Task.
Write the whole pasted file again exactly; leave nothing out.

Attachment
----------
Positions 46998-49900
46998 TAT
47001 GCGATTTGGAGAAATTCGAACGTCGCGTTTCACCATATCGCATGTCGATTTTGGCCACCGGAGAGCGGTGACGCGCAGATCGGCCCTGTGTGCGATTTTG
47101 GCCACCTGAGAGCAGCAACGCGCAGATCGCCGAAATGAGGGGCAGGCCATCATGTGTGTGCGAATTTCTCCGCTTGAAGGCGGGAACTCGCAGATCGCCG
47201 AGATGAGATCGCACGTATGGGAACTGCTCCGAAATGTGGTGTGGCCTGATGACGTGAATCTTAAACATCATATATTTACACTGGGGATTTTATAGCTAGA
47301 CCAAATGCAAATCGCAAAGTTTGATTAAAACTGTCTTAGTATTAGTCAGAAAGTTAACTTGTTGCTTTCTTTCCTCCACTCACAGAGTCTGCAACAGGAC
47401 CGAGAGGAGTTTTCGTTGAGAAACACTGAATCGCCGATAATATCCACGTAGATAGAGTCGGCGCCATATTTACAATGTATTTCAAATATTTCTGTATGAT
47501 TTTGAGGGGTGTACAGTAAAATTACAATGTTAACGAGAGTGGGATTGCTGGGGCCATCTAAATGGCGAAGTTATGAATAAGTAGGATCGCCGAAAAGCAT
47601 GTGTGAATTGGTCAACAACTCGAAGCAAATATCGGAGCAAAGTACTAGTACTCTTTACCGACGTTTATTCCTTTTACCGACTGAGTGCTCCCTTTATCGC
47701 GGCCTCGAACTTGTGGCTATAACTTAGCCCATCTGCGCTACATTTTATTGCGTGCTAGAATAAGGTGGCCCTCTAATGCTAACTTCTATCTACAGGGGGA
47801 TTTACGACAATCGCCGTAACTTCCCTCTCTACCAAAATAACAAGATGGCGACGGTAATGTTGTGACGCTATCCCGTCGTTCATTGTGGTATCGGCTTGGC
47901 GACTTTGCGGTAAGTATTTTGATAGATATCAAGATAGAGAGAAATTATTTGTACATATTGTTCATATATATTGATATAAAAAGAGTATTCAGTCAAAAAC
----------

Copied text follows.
Positions 46998-49900
46998 TAT
47001 GCGATTTGGAGAAATTCGAACGTCGCGTTTCACCATATCGCATGTCGATTTTGGCCACCGGAGAGCGGTGACGCGCAGATCGGCCCTGTGTGCGATTTTG
47101 GCCACCTGAGAGCAGCAACGCGCAGATCGCCGAAATGAGGGGCAGGCCATCATGTGTGTGCGAATTTCTCCGCTTGAAGGCGGGAACTCGCAGATCGCCG
47201 AGATGAGATCGCACGTATGGGAACTGCTCCGAAATGTGGTGTGGCCTGATGACGTGAATCTTAAACATCATATATTTACACTGGGGATTTTATAGCTAGA
47301 CCAAATGCAAATCGCAAAGTTTGATTAAAACTGTCTTAGTATTAGTCAGAAAGTTAACTTGTTGCTTTCTTTCCTCCACTCACAGAGTCTGCAACAGGAC
47401 CGAGAGGAGTTTTCGTTGAGAAACACTGAATCGCCGATAATATCCACGTAGATAGAGTCGGCGCCATATTTACAATGTATTTCAAATATTTCTGTATGAT
47501 TTTGAGGGGTGTACAGTAAAATTACAATGTTAACGAGAGTGGGATTGCTGGGGCCATCTAAATGGCGAAGTTATGAATAAGTAGGATCGCCGAAAAGCAT
47601 GTGTGAATTGGTCAACAACTCGAAGCAAATATCGGAGCAAAGTACTAGTACTCTTTACCGACGTTTATTCCTTTTACCGACTGAGTGCTCCCTTTATCGC
47701 GGCCTCGAACTTGTGGCTATAACTTAGCCCATCTGCGCTACATTTTATTGCGTGCTAGAATAAGGTGGCCCTCTAATGCTAACTTCTATCTACAGGGGGA
47801 TTTACGACAATCGCCGTAACTTCCCTCTCTACCAAAATAACAAGATGGCGACGGTAATGTTGTGACGCTATCCCGTCGTTCATTGTGGTATCGGCTTGGC
47901 GACTTTGCGGTAAGTATTTTGATAGATATCAAGATAGAGAGAAATTATTTGTACATATTGTTCATATATATTGATATAAAAAGAGTATTCAGTCAAAAAC